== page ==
Moonlighting is no stranger to innovation.
In the late eighties, during a time of political isolation, we were one of the first production services companies in South Africa, showcasing the country’s diverse range of locations and talent to foreign filmmakers all over the world.
Fast-forward to February 2020, when our Chinese clients could not be physically present at their Cape Town shoot due to the beginning of the global pandemic. What followed was our first remote production and a whole new way of working. The then lesser-known Zoom played a major part and we even flew the head of Zoom’s South African subsidiary down from Johannesburg for the shoot!
Adaptability is in our DNA. Finding the best possible alternative to being physically present at a film shoot has been an invigorating process and the developments and systems that have emerged over the past 12 months have truly enabled us to move forward even through a global pandemic.
Communication channels are critical to success
We realized early on that streaming a video signal from the VT operator was only one of several vital components of the remote process. Critical to success was the ability to replicate the hierarchy and confidentiality of the communication channels for client, agency and production. The challenge was to develop a system that would keep all parties informed and able to participate as if they were present.
An “always on” approach
As a starting point we asked the question: “Where do these conversations generally take place? On set? In the recce bus? At dinner? In boardrooms and wardrobe call-backs?” It quickly became clear that there needed to be an “always on” approach to these conversations. This, along with practical requirements such as backup power and a failover bandwidth supply, prompted us to centralize the communication facility.
Our technical provider and partner company – a sports broadcaster that pivoted to remote streaming for production – established a studio in our offices to do just that. By activating the conference facility before call-time, participants can dial in from anywhere in the world whenever they like; dipping in on their way to work; making comments between meetings, at the dinner table or travelling between sets. When not streaming the VT image, information slides inform remote parties of the on-set status, where there could be a lunch break or a location move.
Evolving & enhancing the client experience
Replicating the experience here for our clients was not just centred around production. We recently arranged a virtual safari for our clients and agency in the US (albeit at midnight their time) while production in Cape Town moved location. Local film industry animal wrangler Luke Cornell joined us live from his incredible farm, “Cornellskop”, and introduced the clients to some of his animals.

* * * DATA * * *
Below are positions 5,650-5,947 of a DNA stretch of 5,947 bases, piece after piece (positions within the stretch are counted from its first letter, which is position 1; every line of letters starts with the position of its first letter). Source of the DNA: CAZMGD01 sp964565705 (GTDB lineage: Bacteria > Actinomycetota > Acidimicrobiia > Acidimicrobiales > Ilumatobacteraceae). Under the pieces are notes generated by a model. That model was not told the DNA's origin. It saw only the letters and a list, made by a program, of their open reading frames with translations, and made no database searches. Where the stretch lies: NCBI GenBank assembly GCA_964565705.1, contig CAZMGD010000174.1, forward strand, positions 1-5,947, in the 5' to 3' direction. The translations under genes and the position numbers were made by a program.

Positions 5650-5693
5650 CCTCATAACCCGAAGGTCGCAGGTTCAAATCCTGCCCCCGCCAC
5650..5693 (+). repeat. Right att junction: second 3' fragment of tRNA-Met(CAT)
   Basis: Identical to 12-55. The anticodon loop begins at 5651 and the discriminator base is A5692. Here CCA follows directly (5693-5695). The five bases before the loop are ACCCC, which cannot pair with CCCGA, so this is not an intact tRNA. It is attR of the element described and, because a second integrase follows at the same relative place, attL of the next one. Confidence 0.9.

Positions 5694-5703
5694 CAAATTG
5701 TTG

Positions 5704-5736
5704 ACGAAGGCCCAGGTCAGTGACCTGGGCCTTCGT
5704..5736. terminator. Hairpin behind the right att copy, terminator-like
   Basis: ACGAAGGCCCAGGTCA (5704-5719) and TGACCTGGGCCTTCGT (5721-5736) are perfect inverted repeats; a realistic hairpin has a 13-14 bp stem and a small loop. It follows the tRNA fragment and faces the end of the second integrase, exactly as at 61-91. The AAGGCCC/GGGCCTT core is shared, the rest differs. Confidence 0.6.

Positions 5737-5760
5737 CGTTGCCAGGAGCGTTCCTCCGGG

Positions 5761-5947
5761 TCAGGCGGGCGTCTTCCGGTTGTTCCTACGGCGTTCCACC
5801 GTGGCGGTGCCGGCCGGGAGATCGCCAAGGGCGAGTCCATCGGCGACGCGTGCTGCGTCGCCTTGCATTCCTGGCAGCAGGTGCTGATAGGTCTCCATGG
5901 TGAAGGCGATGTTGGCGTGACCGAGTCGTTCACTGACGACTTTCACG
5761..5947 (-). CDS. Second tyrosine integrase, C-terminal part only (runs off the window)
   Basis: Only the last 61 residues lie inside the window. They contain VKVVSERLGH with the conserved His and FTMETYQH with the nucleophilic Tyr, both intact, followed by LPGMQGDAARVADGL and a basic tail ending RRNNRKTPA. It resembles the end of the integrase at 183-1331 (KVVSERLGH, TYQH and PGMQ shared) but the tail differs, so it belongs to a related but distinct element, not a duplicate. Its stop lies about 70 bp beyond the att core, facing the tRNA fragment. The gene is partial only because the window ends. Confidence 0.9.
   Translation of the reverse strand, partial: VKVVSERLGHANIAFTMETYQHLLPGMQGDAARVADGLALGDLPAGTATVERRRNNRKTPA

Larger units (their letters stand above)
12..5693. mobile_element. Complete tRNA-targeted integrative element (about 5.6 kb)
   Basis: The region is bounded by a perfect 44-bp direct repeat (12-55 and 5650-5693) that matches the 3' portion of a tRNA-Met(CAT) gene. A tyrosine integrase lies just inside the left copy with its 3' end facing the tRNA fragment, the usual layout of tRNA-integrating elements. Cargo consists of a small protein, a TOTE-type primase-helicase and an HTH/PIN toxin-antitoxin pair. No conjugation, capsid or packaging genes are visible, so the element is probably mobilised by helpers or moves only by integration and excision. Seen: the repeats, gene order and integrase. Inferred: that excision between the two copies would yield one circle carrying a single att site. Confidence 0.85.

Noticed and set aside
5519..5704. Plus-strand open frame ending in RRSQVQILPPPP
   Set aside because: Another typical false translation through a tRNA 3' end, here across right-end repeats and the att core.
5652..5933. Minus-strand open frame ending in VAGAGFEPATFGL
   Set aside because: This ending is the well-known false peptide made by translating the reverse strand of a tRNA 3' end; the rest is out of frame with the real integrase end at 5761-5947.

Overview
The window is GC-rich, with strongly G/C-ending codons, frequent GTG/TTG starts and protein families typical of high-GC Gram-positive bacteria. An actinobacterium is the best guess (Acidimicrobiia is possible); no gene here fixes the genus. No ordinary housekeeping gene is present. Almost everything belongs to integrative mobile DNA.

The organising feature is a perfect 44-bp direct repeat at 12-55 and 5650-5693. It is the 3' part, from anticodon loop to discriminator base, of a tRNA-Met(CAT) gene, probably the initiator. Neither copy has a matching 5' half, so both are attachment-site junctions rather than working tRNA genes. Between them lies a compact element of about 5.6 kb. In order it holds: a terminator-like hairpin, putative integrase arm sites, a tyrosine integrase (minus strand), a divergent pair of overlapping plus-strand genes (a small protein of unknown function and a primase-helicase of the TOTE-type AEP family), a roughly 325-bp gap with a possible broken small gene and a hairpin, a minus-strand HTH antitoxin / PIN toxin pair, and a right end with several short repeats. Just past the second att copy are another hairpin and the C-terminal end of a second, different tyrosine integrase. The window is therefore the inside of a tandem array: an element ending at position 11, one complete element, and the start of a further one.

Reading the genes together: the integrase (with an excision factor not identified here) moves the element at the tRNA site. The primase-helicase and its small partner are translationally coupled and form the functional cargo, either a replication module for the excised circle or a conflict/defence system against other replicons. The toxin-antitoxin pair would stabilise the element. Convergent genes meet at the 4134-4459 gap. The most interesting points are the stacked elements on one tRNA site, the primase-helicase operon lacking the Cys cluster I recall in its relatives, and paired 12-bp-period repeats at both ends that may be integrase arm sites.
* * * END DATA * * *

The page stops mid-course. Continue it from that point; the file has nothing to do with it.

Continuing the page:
Increasingly, we are asked to include live video streaming of cast call-backs, wardrobe fittings and behind the scenes activities. We also established a secure area for product preparation where, via an HD-quality viewing platform, a remote client specialist was able to instruct our packs-person how to assemble their product.
No bandwidth, no comms.
Of course, none of this is possible without bandwidth. No bandwidth – no coms. The ability to successfully harvest this resource has become a major consideration when choosing locations. Knowing where the cellular towers are, what provider is manning them, and testing strength on the technical recce is critical. Mobile spectrum is in short supply in South Africa and we are only now beginning to see 5G in city centres. In order to ensure the speed and robustness of our digital connections, bonding up to ten mobile signals has become a common and successful practice for us. We recently established a microwave link across 35 miles of ocean to enable a 2-hour shoot on a remote beach and are currently preparing to stream proxy files to editors directly from the camera when Frame I.O. brings its facility online in March.
Innovation for today. But what about tomorrow?
Covid forced us to find new ways to continue production but far from disappearing as we find a way forward out of the pandemic, they are fast becoming an integral part of the new workflow. They have created new efficiencies in both cost and time as well as multiple new possibilities and are undoubtedly here to stay. It’s a gratifying, if unexpected, result of the past 12 months as Moonlighting enters its 4th decade of serving our clients in the ever-changing world of filmmaking.
by Philip Key, CEO Moonlighting
Comments from clients:
“the infrastructure Moonlighting has set up for streaming for the Video Village is amazing and better than anything I have experienced. It’s really well set up and has worked really well.” Michaela McKee, EP 1stavemachine
“We were able to have seamless communication with our team in SF who were joining remotely.” – Veronika Fontaine, Mekanism